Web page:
McCambridge was truly stunning in her brutal portrayal of a frontier woman with masculine strengths. Often the camera takes a close-up on her homely face as she seethes with rage in either yelling at or campaigning against her nemesis in Vienna. McCambridge and Crawford hated each other off screen making their onscreen feud all the stronger, but Crawford’s approach is more cool and aloof and does not stack up against her rival. Besides having left her beauty behind her by this point in her career, Crawford is absolutely out of place in a western. Her clothing, face and hair are absolutely spotless throughout the movie as though the woman never ventures outside into the dirty, dry world of the western U.S. The gun belt she wears looks more like a fashion accessory than a weapon holster, and she holds a gun more like Mildred Pierce than a gunslinger. For one portion of the flick, Vienna dons a purely white dress that somehow never dirties despite being hauled on a horse to her hanging, hiding against the earth and strolling through a mine. Even after getting wet while wading through a river and passing through a waterfall, moments later she is dry, her hair pristine and the man’s clothes she’s borrowed perfectly clean and well-fitting. It takes no stretch of the imagination that Crawford likely required these perfections for her role. She certainly required all close ups be filmed in a studio rather than on location so that the lighting could be controlled to her advantage.

     Besides Crawford sorely standing out as the wrong person for the role, I greatly enjoyed the story of Johnny Guitar even if it has less to do with the titular character than the women who consume the story. It is a great twist on the classic western and draws many great performances.

Source: TCM.com

Feature: Classic Movie Gossip – Remakes

So I’m not terribly up on what movies are being considered for production in Hollywood these days, but I have caught wind of a couple remakes of classic movies on the forefront.

I just learned from a post by Angela at The Hollywood Revue that Johnny Depp is for certain set to play Nick Charles in a redo of The Thin Man. You’ll know from reading my post on that/those films that I love them and the fabulous performances by William Powell and Myna Loy, one of the greatest movie teams in cinema history. It sounds like only Depp has been cast so far and that the movie will be based on the book by Dashiell Hammett. Although I think Depp lacks the ability to play sophistication with the same ease as Powell, I am even more concerned with the role of Nora Charles. Loy plays such an off-beat woman. Although she is constantly pleading her husband to stay away from the detective work of his past, she is a tough broad who might be even funnier than Powell. In one scene in the first flick in the series, Powell socks her in the jaw to prevent her from being shot. She wakes up to complain she wanted to see her hubby take out the hoodlum.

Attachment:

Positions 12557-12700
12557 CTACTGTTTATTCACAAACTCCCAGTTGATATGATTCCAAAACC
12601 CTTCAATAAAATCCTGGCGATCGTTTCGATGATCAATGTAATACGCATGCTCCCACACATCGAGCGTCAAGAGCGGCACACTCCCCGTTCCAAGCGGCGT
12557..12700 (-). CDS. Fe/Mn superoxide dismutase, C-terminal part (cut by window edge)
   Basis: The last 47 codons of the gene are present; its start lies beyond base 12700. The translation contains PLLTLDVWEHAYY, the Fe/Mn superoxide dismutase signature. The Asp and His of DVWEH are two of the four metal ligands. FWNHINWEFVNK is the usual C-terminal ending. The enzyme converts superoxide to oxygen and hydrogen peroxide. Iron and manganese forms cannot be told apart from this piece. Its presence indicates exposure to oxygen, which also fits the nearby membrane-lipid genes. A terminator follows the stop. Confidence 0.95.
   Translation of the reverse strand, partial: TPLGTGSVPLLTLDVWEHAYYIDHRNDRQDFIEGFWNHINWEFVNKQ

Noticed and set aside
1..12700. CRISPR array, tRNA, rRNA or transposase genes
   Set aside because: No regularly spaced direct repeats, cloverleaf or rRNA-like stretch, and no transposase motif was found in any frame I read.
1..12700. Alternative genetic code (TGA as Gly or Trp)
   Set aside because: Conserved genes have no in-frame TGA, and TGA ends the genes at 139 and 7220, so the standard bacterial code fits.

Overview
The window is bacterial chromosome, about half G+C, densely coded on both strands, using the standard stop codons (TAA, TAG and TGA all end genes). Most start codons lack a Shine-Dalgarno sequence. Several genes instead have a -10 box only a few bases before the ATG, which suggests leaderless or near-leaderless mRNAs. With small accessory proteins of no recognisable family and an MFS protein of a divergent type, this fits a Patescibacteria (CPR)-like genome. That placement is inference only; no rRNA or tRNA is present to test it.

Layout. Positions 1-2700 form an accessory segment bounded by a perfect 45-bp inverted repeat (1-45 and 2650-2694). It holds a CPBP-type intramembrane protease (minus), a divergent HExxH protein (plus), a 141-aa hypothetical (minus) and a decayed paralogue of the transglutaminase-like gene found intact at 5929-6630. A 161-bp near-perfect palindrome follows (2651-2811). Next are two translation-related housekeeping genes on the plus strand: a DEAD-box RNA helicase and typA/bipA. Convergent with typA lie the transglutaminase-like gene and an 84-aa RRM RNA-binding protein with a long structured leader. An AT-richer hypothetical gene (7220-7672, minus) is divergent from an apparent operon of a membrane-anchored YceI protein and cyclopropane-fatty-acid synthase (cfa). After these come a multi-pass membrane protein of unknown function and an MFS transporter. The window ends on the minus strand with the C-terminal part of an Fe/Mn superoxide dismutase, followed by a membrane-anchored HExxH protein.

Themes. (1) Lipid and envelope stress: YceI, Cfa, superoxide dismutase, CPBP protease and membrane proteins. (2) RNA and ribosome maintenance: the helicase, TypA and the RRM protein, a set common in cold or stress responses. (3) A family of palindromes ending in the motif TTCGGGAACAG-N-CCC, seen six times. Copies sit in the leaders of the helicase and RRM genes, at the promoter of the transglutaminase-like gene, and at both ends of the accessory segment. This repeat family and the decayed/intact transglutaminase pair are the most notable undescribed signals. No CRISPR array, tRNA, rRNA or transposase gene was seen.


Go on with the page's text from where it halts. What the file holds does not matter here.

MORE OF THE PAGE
I also heard a couple months ago about a proposed remake of A Star is Born starring … wait for it … Beyoncé! It would be directed by Clint Eastwood, which is even weirder. Now I concede that the Judy Garland version is itself a remake of an earlier Janet Gaynor version (and there was a 1976 version starring Barbra Streisand that I’ve heard no one mention), but the later movie far outshines the first and is a landmark in Garland’s career as it was a comeback after so many troubling times. The greatest problem I have with this proposal is obviously Beyoncé. I think we all remember how she was outshined by newcomer Jennifer Hudson in Dreamgirls. The chick is not exactly a great actress or starring role material, and she cannot expect to sing her way through that entire film.

I’m not certain I have ever knowingly seen a remake of a favorite classic film. I liked the recent 3:10 to Yuma but have no interest in the original even though I have heard it is better. Westerns, you know. Not my fave. I have watched original versions upon discovering their existence, but I have not hit the theater for a redo on purpose.

On a similar note, Martin Scorsese has a Frank Sinatra biopic scheduled for 2013 that has me concerned. I’m a big Sinatra fan, so I am pretty convinced I will not be satisfied with anyone in that role. I have also read at least five books on the guy, so I’m going to spot anything inaccurate. I think I’ve heard Leonardo DiCaprio’s name floated around for this part, which I think is all wrong.

From what I have read from other classic film bloggers, the feeling seems to be mutual when it comes to remakes of the classics we hold dear. My theory is one should only remake old films that were either obscure or did poorly but still had a good basis for a hit if it was done properly. If anyone can put a positive spin on the concept, I’d be glad to hear it.